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Along with academic transcripts and the statement of intent, the portfolio plays an important role in the admission review process. Portfolios are reviewed with the goal of identifying the creative and technical skills, abilities and potential of each applicant.

A portfolio should reflect each individual's unique art background and experiences. No portfolio will ever be compared to another when assessing admission eligibility.

For more detailed information on specific portfolio requirements for each department, please select a major from the menu below.

Digital Portfolio Submission

The following applicants are required to submit a portfolio in digital format (CD-R or on SlideRoom):

  • All applicants who would like to be considered for scholarship
  • All transfer applicants seeking credit for studio art classes

SVA encourages applicants to submit digital portfolios online at SlideRoom.  Prints are also accepted, but a digital portfolio is required if you would like to be considered for scholarship.

An in-person portfolio review can allow you to meet the visual portfolio requirement, but a digital portfolio is still required for scholarship consideration and for transfer applicants.

SVA will not accept personal URLs or websites in place of aforementioned portfolio requirements. 

All application materials become the property of SVA and will not be returned. 

Film and Video Portfolio Requirements

The portfolio requirement for the Film & Video program is a two-part film essay or a film reel.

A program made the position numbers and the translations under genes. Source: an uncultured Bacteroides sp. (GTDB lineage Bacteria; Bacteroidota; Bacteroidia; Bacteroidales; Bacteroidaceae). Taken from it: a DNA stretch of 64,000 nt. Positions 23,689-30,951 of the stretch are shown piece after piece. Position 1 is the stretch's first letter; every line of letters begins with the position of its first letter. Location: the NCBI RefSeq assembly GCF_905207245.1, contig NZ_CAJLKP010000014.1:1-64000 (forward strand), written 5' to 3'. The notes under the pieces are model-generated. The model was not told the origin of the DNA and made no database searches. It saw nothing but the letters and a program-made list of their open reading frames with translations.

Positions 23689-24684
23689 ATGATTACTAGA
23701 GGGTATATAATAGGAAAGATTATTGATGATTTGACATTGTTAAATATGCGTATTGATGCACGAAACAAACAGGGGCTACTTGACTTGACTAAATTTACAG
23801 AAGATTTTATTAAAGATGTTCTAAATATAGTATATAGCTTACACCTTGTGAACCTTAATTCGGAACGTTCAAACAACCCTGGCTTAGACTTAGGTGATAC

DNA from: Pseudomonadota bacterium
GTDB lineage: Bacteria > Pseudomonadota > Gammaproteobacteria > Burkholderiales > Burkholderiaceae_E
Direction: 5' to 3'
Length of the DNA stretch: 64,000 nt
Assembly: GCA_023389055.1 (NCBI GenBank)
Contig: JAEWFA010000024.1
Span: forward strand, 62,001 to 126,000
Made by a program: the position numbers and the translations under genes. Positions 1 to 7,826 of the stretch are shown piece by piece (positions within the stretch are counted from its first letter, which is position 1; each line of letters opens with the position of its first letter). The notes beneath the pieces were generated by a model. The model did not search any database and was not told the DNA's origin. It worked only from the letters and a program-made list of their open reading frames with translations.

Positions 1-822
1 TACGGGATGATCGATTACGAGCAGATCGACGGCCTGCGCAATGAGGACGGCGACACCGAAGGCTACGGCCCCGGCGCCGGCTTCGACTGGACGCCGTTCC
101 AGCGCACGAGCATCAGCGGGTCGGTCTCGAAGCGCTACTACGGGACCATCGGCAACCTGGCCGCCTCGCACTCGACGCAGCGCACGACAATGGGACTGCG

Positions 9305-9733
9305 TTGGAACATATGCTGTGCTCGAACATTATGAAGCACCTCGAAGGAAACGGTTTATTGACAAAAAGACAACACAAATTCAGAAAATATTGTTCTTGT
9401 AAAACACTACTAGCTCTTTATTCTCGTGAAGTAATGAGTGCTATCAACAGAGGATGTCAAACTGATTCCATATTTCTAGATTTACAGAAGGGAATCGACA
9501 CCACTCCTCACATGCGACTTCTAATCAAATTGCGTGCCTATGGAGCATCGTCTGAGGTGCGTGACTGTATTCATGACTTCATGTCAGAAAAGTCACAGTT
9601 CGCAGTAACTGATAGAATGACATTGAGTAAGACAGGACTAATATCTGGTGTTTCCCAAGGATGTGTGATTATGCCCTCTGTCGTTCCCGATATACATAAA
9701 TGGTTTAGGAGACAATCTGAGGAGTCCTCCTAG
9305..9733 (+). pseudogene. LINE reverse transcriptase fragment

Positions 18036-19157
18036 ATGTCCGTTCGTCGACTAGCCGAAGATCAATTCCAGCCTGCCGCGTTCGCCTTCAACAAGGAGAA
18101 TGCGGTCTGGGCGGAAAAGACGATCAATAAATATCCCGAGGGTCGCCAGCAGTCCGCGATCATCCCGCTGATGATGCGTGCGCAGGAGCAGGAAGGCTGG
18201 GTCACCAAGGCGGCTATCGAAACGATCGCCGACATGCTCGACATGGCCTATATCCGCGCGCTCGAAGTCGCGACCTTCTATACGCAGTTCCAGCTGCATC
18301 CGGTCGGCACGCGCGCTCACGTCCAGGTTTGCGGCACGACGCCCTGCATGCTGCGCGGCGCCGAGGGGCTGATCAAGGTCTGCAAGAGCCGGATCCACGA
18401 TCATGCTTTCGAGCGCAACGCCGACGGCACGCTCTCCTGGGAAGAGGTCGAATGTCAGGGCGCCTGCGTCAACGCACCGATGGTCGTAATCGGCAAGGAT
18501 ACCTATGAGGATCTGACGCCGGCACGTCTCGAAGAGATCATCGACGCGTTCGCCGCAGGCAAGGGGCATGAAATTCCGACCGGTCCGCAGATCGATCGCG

Film Reel

Film and video production work should be submitted on a DVD or online at SlideRoom.  No more than three minutes of film and video will be viewed, thus it may be appropriate to submit excerpts of longer work.  If you choose to send a DVD, please format the video as a .mov file.  A written description of the applicant's role in the work should be included.

Two-Part Essay

Part One
In the first part, applicants must describe an imaginative story or significant real-life event in 500 words or less. This essay should be told as a short story with a plot, including a clear beginning, middle and end.

Part Two
In the second part, applicants must adapt the story from part one into cinematic terms using 1,000 words or less. By retelling the same story in these terms, the applicant is encouraged to be very visually descriptive, using camera cues/angles and dialogue. By controlling these elements, the applicant as filmmaker must engage the reader, communicate the significance behind the event or story, and take the reader someplace the filmmaker feels is worth the ride.

The essays are not meant to be scripts or screenplays. The admissions review will focus on an applicant's storytelling ability and how successfully images, ideas and plot are communicated.